Florida dairy farmer Joe Wright is a staunch republican, so one would believe that he would be the last person to endorse comprehensive immigration reform efforts.
Wright owns a milk farm, and admits that he would not be able to operate the farm without Hispanic migrant workers. In fact, he explained to the Orlando Sentinel that immigration reform is “an issue where the conservative republicans are just plain wrong.” He even hinted on leaving the Republican Party if it does not work towards reform this year.
Farmers like Wright are a growing chorus of voices who are calling for lawmakers to reach an agreement on reform so that the workers they depend on may continue to contribute to their enterprises. While this may seem similar to the wishes of the high-tech industry (who would like fewer restrictions on granting H-1 visas), it does. The only difference is that farmers have undesirable jobs that pay much less than software designers or engineers.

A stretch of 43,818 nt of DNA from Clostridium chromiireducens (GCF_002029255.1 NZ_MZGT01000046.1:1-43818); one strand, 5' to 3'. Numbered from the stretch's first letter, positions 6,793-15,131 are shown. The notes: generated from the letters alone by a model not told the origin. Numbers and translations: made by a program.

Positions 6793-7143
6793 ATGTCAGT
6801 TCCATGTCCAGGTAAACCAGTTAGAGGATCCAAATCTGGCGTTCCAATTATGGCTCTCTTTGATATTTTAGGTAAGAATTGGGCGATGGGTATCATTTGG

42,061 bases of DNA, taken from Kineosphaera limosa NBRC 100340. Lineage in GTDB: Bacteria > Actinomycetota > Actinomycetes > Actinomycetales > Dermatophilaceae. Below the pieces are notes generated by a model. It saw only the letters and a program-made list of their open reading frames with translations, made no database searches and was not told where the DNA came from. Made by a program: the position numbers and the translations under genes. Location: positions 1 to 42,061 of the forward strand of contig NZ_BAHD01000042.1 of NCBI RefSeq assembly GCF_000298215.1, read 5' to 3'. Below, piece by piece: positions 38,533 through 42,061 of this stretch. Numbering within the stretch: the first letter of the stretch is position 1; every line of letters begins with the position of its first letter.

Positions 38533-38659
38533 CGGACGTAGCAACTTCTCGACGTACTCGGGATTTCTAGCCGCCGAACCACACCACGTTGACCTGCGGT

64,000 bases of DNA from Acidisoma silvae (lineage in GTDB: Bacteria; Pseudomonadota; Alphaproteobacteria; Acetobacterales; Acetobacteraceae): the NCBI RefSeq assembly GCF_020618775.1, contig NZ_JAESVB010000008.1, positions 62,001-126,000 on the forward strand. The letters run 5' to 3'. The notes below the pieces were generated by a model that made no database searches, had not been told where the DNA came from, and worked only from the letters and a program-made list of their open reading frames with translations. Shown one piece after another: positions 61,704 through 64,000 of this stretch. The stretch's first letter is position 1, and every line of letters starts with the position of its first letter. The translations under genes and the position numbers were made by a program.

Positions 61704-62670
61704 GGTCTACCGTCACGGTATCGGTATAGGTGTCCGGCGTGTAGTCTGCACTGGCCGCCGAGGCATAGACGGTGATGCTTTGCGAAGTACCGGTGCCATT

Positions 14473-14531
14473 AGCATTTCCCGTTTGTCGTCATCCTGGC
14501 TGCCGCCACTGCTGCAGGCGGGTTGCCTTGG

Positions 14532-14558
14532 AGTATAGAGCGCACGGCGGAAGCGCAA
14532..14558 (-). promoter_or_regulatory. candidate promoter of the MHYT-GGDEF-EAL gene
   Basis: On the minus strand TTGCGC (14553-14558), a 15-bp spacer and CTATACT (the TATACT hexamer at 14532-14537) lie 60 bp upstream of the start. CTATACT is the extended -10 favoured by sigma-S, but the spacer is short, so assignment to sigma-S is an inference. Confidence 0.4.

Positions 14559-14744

However, there is still a divide on whether undocumented workers and guest workers (who work on farms during harvesting seasons) should be granted a path to citizenship. Opponents of a citizenship path fear that migrant workers may leave such low-paying jobs if they are able to quickly obtain citizenship.
Nevertheless, small business owners believe that by joining together, they have much more of a convincing story than high-level policy makers because they have real-life experiences that voters (and in turn, legislators) can relate to, their business experience is relevant to how an economy works. Simply put, they know first hand how the loss of migrant workers will affect a local economy.
Source: TwinCities.com, Businesses emerge as force in immigration debate, March 2, 2013